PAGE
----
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Early treatment is essential

Syphilis is a sexually transmitted infection (STI) caused by bacteria. Even though it is curable, if syphilis isn’t treated, it can cause serious damage to your brain, heart, nervous system, and even lead to death.

How do I get syphilis?

Syphilis can be passed on when infected lesions come in contact with the soft skin found inside the vagina, urethra or with an abrasion during vaginal, oral, and anal sex—even if there is no sexual penetration. It is most easily spread during the first (primary) stage because symptoms usually go unnoticed.

A person can also get syphilis if they are exposured to lesions or syphilitic “warts” during the secondary stage.

What does syphilis do to my body?

Syphilis affects the body in stages.

Stage 1
Between 10-90 days after exposure
Primary Stage
  • Sores appear in the genital area (penis or vagina) or the mouth within ten days to 3 months after infection.
  • The sores are usually firm, round, small, and painless.
  • The sores should go away on their own, but bacteria stays in the body (without treatment).
Stage 2
Secondary Stage
  • If the infection is not treated, a rash may develop.
  • The rash looks like rough, red or reddish-brown spots that typically don't itch, on the palms of hands and bottoms of feet.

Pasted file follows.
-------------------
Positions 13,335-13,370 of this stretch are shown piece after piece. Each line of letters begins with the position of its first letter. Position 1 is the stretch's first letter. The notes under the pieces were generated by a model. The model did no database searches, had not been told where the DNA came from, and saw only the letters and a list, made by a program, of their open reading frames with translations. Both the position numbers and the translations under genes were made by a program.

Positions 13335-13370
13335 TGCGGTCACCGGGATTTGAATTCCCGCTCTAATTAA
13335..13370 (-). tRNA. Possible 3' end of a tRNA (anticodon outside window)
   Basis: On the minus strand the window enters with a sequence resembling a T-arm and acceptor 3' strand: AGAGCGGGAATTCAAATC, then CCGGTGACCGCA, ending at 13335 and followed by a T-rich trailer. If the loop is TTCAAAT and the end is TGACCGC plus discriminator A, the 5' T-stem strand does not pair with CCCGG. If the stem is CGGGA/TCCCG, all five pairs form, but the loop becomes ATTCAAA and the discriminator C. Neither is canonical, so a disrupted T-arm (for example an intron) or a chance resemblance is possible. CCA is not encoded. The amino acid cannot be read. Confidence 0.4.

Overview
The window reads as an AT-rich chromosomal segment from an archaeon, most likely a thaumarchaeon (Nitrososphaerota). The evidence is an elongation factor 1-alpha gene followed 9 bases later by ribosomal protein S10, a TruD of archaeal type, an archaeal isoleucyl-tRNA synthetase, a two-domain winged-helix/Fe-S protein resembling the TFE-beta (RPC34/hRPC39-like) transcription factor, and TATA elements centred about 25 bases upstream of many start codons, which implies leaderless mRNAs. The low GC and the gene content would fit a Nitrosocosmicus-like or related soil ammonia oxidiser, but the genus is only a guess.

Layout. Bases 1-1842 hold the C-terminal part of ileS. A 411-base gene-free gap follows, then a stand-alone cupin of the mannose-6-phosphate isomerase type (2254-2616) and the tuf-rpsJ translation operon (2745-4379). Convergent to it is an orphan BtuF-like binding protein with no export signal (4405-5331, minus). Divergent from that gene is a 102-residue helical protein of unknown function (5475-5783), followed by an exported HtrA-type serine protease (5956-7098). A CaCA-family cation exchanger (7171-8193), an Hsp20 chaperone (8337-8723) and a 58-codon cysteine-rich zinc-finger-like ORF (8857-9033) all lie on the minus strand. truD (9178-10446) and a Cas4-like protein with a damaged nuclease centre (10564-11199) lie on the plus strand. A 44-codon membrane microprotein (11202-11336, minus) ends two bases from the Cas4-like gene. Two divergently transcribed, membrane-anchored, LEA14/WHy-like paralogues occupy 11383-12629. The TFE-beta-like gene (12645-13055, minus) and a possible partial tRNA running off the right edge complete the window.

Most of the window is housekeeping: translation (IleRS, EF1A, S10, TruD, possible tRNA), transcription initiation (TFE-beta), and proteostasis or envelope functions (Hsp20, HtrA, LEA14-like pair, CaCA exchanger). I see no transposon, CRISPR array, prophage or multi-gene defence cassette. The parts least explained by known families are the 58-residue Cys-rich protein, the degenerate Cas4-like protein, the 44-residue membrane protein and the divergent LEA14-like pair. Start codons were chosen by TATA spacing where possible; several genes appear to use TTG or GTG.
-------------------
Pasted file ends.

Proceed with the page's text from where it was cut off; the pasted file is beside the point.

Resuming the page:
• A person may have rashes on other parts of the body or may have other symptoms like fever, swollen glands, or hair loss.
Stage 3
Can last for many years
Latent Stage
  • If a person doesn't get treated, the infection will stay in their body, even though there are no symptoms. The infection is called "latent".
  • This "latent" stage can last for years.
Stage 4
Can appear 10-30 after infection
Late Stage
  • If not treated, the bacteria attack other parts of the body.
  • It can attack the brain, heart, eyes, bones, liver, blood vessels, nerves, and joints.
  • Blindness and brain damage can happen.

Is there a cure for syphilis?

Yes! Antibiotics can cure syphilis. Your health care provider can prescribe this.

How do I find out if I have syphilis?

You can get tested for syphilis at your health care provider’s office or a clinic. Syphilis can be found by blood tests or by testing fluid taken from lesions or swollen lymph nodes, which occur during primary or secondary syphilis. If you don’t have a health care provider, you can search for a place to get tested here.

Syphilis and pregnancy

If you think you are pregnant or may become pregnant it is very important to get tested for syphilis. Syphilis can be passed on by a pregnant person to their baby during pregnancy. Syphilis during pregnancy can lead to miscarriage, stillbirth, or death shortly after birth. Infants born with syphilis can have lifelong health issues.

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